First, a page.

Friday, August 26, 2016

Make A Dog Go Woof

You know the scene, if you are of a certain age or you have a certain amount of pop culture awareness: Lassie, the collie, comes running up to the young farmer who is busy fixing a tractor that never seems to be in proper repair. Lassie lets loose with a series of barks. She has what can best be described in canine terms as an expectant look on her muzzle. "What is it girl?" asks the young farmer. Another series of staccato barks. "Timmy's in trouble?" A firm but growing more anxious bark in reply. Lassie is losing patience with this exchange. "Timmy fell down the well?" A happy and relieved bark as the dog starts to turn in the direction of the well, looking back over her shoulder, waiting once again for this human to catch up to her alert. One more bark, this one is obviously "hurry!"
Though dull, the young farmer, Paul Martin was able to decipher what Lassie was trying to put across with her plaintive yelping. It is possible that Mister Martin possessed some sort of preternatural ability to comprehend dog speak. A rural Doctor Dolittle. While taking on this ability with mild aplomb, it should be noted that Paul Martin was not alone in this skill. Many of the human beings who came into contact with Lassie seemed to have a savant capacity to understand what was going on in her doggie mine. It could be that it was the dog and not the people around her who were special, and when she went off to that big kennel in the sky, Lassie took with her the secret of canine-human conversation.
I believe this is true because try as I might, the yipping from the dog next door continues to sound like noise to me instead of communication. It's not "I'm hot," or "I'm lonely," or "somebody fell down the well." More likely it has something to do with "It's three in the morning and I want someone to care about it." There is no danger, no fire in the barn. The beast has been fed and watered. It just seems to go off for fifteen to twenty minute intervals that can only be worse for those trapped inside with it. When it's all over, and peace resumes in the night, I wonder what must be going on inside that little empty head. Maybe the dog is just set for the wrong time zone, and a quick check of his control panel and some minor adjustments to his software would set him right.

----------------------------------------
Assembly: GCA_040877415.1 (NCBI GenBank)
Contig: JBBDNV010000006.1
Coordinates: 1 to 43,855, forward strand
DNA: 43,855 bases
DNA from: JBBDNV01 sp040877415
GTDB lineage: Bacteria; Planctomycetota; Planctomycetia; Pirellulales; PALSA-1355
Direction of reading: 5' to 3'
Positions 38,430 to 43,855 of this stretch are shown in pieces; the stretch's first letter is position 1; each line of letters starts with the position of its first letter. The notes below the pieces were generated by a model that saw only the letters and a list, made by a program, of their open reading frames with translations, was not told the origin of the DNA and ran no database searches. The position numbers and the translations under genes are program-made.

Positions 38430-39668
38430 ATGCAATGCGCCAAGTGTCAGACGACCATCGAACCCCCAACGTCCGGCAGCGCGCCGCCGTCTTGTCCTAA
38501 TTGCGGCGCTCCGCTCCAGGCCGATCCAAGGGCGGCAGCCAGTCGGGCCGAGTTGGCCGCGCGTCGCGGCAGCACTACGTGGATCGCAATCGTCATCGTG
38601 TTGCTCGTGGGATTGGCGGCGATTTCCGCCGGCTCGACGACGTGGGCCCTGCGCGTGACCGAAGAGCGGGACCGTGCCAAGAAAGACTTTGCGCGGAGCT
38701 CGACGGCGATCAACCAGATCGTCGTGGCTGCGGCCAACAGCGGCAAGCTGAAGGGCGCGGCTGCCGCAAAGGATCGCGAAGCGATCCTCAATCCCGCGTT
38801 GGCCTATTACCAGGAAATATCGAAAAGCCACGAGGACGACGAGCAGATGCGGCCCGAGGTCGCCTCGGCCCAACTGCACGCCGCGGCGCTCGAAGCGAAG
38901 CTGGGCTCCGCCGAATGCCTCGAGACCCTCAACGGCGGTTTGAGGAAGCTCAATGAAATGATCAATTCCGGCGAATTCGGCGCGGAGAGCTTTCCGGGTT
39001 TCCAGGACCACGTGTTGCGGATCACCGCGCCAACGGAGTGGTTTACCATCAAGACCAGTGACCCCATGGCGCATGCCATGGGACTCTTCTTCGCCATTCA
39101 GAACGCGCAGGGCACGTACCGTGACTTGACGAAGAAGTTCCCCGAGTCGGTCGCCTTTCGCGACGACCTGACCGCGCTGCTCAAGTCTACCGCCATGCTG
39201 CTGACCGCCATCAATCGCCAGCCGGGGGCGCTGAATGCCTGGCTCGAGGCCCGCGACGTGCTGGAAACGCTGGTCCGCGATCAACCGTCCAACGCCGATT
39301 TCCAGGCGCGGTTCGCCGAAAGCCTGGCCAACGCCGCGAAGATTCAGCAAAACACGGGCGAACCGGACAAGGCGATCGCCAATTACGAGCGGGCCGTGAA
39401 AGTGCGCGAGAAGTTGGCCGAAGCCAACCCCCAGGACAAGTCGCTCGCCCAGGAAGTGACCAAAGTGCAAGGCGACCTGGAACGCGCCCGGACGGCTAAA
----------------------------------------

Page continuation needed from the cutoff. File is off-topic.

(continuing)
Or maybe it's something more dire. Like spoilers from season seven of Game of Thrones.  

Thursday, August 25, 2016

Caught In A Whirlpool

I used the phrase "gave up the ghost" last week when describing the circumstances surrounding our washer and dryer. Major appliances that have been in our service for many years now. Suddenly, or at least this is how it seemed, our washer stopped doing things that it had done so dependably for all that time, most notably washing clothes. To be fair, there was washing going on, but after that initial sequence, there was some rinsing but no spinning or draining. It was precisely this problem that generated the second problem: the dryer. In the very early hours of Sunday morning, when a lot of calmer, clever people are sleeping, I was out of bed and trying to coax our washer through those steps that it had begun to ignore. I stood there in front of the machine, wishing from the outside that my positive vibes would bring about spontaneous regeneration of purpose. "Oh, sorry," I hoped to hear the Whirlpool admit, "I was just pulling your leg there. I'm not broken at all. I was only looking for a little attention and now I can see that you care. You really care. I'll get right to that spinning and draining now because I wouldn't want anything to come between us."